It was just a hunch, a guess made on the way back from a jobsite. Having been through Minerva, Ohio in the morning, I knew an Ohi-Rail crew was out, so I looked for them again on the trip back east and home. No luck finding them until they unexpectedly came out of the woods, rumbling back into town, heading for the Norfolk Southern interchange. Since the motors were both old, high nose, unrebuilt Geeps, I decided to follow them a bit. At the eastern edge of town, they cross Route 30 and, while waiting on them, I chanced upon a track repairman, who told me that they were heading out to pick up 35 stone (ballast) cars for the repair of the line south of town. After jawing for a bit, I lit out for Bayard where the Ohi-Rail meets the NS and found the crew doing their brake test.
I could imagine a group of friends sitting there around that fire pit, beers in hand, watching the moon and waiting on a train . . .”
Being that the spot and shot was pretty flat, I decided to work my way back up the hill, finding a nice little front yard with trees to frame the scene—I ended up with a bit more than I bargained for. The trees were nice, as was the hammock strung between, but note the deer skull next to the fire pit, the old 50’s metal glider and the very nice tiki face carved into the wire spool serving as a table. I’m thinking that there are some interesting times in this yard all through the summer nights. As I stood there, I could imagine a group of friends sitting there around that fire pit, beers in hand, watching the moon and waiting on a train, just grooving on the Bayard summer night.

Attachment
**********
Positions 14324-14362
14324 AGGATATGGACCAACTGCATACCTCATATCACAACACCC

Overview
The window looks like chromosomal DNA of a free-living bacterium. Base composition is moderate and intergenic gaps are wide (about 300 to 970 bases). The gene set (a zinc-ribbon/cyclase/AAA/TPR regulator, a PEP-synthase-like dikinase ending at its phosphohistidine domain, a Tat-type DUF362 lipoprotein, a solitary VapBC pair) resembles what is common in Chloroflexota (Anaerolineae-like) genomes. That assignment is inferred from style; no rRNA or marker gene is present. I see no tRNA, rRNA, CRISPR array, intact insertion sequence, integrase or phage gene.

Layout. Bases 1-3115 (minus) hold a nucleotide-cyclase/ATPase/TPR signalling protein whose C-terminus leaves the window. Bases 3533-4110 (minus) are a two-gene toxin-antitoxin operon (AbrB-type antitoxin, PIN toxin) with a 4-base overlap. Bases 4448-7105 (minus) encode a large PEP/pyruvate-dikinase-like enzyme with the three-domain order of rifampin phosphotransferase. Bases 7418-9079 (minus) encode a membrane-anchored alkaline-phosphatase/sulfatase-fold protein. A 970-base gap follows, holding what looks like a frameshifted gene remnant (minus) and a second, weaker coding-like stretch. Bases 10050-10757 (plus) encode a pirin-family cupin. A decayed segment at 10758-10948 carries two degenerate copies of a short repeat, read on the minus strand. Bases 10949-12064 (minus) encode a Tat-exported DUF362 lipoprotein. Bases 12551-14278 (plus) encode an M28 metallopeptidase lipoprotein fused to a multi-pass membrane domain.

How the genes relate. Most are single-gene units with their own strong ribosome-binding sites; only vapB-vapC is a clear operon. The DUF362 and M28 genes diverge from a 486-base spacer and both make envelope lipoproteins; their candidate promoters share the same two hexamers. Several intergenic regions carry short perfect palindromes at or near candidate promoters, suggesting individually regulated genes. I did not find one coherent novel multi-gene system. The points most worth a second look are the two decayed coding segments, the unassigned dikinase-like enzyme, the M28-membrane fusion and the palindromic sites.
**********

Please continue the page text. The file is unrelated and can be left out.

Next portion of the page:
During the course of my correspondence with Doug Bess about his article “My Railfan Experience in Germany,” it came out that he and I were in Germany at almost exactly the same time in ’71 and ’72. To my knowledge, our paths never crossed—Doug was stationed in Wiesbaden and I was stationed in Mannheim—but his story brought back many memories. Read more
Among my nearly annual visits to the Canadian West, 1984 was a momentous year . At Portage la Prairie, Manitoba, I spent time trackside observing and photographing the many Canadian National (CN) and Canadian Pacific (CP) freight trains, as well as VIA Rail passenger trains that emanated from the provincial capital of Winnipeg, fifty-five miles to the east. At Portage, more lines (subdivisions) spread out. During that June visit, my genial hosts (aunt and uncle!) let me use their Toyota to visit many nearby Manitoba towns.
While the Western Canadian grain industry was contracting—undergoing major changes—I realized that the handwriting was on the wall for Canada’s wooden “country” elevators. Consequently, I made the effort to photograph them. While doing so, I noticed myriad trackside details that completed the Manitoba trackside scene. Read more
Driving into town on a rain splattered spring morning, Clifton Forge looks like dozens of other small towns scattered about the mountains of western Virginia. The only clue to the town’s past is a small sign pointing the way to the Chesapeake & Ohio Railway Heritage Center.
Clifton Forge was once a booming railroad town. In the early 19th century, a settlement grew up along the Jackson River between Slaughter Pen Hollow and Smith Creek which eventually became known as Clifton Forge. Read more